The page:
Programmatic buying is making a big impact in the online advertising sector, so its interesting to hear John Battelle warning of the loss of context when media is simply bought on the basis of audience.

Advertisers Continue Rapid Adoption of Programmatic Buying

On a less critical note is Mary Meeker’s Internet Trends report which reports on key statistics and trends in the digital sector. Coverage includes growth in mobile, online advertising, mobile messaging and a look at emerging business models online and the digital sector in China. A great way of quickly getting up to speed with what is going on online.

Cycling is a subject close to my heart so I was intrigued by Felix Salmon’s analysis of New York City’s Citi Bike scheme. Well worth a read, even if you aren’t a pedaler.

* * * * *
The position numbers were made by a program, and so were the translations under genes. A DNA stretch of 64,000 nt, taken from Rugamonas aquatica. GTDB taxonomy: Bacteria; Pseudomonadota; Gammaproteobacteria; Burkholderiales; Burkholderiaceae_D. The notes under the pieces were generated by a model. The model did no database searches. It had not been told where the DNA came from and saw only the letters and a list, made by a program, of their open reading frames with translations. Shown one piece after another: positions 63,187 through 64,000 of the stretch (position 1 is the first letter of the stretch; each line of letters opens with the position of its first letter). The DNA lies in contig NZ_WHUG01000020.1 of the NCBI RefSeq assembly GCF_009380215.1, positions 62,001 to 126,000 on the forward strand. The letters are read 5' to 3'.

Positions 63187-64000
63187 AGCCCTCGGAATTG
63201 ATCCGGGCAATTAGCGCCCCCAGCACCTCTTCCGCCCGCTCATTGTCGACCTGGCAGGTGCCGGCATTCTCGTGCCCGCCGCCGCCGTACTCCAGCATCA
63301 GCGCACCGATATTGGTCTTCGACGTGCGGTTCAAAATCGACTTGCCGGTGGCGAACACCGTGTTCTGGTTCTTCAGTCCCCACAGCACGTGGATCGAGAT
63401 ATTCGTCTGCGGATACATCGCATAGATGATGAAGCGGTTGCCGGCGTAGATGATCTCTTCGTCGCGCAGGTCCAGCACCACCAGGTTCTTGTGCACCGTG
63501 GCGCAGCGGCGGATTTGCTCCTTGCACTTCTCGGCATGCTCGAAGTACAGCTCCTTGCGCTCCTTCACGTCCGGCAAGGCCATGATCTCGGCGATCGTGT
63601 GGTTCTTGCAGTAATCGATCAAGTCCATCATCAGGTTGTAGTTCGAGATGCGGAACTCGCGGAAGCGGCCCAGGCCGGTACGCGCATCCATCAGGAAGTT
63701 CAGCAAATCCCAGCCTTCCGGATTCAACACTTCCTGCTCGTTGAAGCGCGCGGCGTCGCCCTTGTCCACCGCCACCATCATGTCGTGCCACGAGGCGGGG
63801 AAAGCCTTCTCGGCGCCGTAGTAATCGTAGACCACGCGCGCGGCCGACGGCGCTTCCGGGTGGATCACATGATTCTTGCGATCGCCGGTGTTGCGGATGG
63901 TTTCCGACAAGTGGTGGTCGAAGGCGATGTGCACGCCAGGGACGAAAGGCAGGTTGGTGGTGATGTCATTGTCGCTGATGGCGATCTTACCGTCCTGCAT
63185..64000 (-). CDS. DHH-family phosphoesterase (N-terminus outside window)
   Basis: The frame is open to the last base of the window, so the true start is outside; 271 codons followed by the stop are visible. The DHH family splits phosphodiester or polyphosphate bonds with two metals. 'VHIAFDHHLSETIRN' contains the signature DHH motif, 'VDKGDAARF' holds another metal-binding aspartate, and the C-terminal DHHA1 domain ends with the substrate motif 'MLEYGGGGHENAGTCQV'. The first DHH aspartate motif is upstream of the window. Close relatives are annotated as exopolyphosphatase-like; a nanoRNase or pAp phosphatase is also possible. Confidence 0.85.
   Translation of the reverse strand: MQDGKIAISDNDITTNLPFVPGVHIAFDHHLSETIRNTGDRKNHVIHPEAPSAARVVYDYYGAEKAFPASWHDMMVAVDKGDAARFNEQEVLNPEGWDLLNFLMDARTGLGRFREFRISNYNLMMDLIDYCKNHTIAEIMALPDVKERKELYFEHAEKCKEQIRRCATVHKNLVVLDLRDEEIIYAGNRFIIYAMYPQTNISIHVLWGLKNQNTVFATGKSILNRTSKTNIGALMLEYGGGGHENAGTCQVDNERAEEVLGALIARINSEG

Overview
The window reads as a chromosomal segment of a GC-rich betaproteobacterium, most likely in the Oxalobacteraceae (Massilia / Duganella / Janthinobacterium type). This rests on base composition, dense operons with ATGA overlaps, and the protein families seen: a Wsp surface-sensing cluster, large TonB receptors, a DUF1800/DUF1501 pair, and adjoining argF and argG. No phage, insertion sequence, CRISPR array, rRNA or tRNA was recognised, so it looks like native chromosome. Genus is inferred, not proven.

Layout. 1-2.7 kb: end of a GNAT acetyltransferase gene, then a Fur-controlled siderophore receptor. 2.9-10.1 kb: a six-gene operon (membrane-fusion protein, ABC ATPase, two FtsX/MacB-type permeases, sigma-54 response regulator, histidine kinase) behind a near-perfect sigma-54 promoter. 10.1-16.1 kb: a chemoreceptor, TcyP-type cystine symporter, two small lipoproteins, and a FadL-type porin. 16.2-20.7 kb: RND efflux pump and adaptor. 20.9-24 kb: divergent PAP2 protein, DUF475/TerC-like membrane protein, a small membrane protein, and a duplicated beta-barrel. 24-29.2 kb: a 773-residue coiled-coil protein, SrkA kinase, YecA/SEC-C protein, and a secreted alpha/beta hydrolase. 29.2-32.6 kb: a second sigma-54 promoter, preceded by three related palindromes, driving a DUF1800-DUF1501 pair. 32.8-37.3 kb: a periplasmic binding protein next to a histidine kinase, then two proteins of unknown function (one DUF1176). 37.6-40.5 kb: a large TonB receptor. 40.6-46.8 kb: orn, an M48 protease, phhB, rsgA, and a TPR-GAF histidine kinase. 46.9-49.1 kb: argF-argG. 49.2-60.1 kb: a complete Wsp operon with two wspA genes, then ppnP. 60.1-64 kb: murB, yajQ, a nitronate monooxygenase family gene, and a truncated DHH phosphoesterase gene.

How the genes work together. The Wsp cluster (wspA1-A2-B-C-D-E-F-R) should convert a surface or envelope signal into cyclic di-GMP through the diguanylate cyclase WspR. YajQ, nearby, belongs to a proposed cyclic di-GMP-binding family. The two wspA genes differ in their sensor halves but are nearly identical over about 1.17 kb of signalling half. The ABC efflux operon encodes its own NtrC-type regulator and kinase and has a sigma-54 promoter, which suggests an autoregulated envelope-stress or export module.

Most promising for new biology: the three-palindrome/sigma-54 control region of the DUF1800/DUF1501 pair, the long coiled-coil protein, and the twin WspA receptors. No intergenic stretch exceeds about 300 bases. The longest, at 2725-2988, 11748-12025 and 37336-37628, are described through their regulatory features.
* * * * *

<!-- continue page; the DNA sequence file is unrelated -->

Richard Florida takes a fascinating look at the relationship between the popularity of heavy metal and a countries’ economic health.

Though metal may be the music of choice for some alienated working-class males, it enjoys its greatest popularity in the most advanced, most tolerant, and knowledge-based places in the world.  Strange as it may seem, heavy metal springs not from the poisoned slag of alienation and despair but the loamy soil of post-industrial prosperity.

The featured image is a piece by  Maya Hayuk for the Asphalte Festival in Charleroi, Belgium and found on StreetArtNews.

Categories
Thought Starters

THOUGHT STARTERS: CONTENT THAT HAS GOT ME THINKING 8